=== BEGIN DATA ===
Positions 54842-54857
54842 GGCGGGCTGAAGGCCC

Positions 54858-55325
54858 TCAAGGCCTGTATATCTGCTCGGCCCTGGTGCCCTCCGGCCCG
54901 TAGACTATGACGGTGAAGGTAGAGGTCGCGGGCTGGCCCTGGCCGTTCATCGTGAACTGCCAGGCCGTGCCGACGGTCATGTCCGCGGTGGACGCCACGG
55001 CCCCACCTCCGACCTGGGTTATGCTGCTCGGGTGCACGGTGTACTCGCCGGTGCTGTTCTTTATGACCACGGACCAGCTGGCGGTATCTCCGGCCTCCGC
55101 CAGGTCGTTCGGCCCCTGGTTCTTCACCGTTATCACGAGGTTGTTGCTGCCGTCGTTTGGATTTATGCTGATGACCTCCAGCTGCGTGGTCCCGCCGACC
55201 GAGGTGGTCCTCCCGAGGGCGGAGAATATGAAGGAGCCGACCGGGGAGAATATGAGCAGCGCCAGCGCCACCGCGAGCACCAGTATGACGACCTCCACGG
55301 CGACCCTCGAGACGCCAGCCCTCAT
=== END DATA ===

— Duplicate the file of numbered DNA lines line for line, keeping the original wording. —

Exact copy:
Positions 54842-54857
54842 GGCGGGCTGAAGGCCC

Positions 54858-55325
54858 TCAAGGCCTGTATATCTGCTCGGCCCTGGTGCCCTCCGGCCCG
54901 TAGACTATGACGGTGAAGGTAGAGGTCGCGGGCTGGCCCTGGCCGTTCATCGTGAACTGCCAGGCCGTGCCGACGGTCATGTCCGCGGTGGACGCCACGG
55001 CCCCACCTCCGACCTGGGTTATGCTGCTCGGGTGCACGGTGTACTCGCCGGTGCTGTTCTTTATGACCACGGACCAGCTGGCGGTATCTCCGGCCTCCGC
55101 CAGGTCGTTCGGCCCCTGGTTCTTCACCGTTATCACGAGGTTGTTGCTGCCGTCGTTTGGATTTATGCTGATGACCTCCAGCTGCGTGGTCCCGCCGACC
55201 GAGGTGGTCCTCCCGAGGGCGGAGAATATGAAGGAGCCGACCGGGGAGAATATGAGCAGCGCCAGCGCCACCGCGAGCACCAGTATGACGACCTCCACGG
55301 CGACCCTCGAGACGCCAGCCCTCAT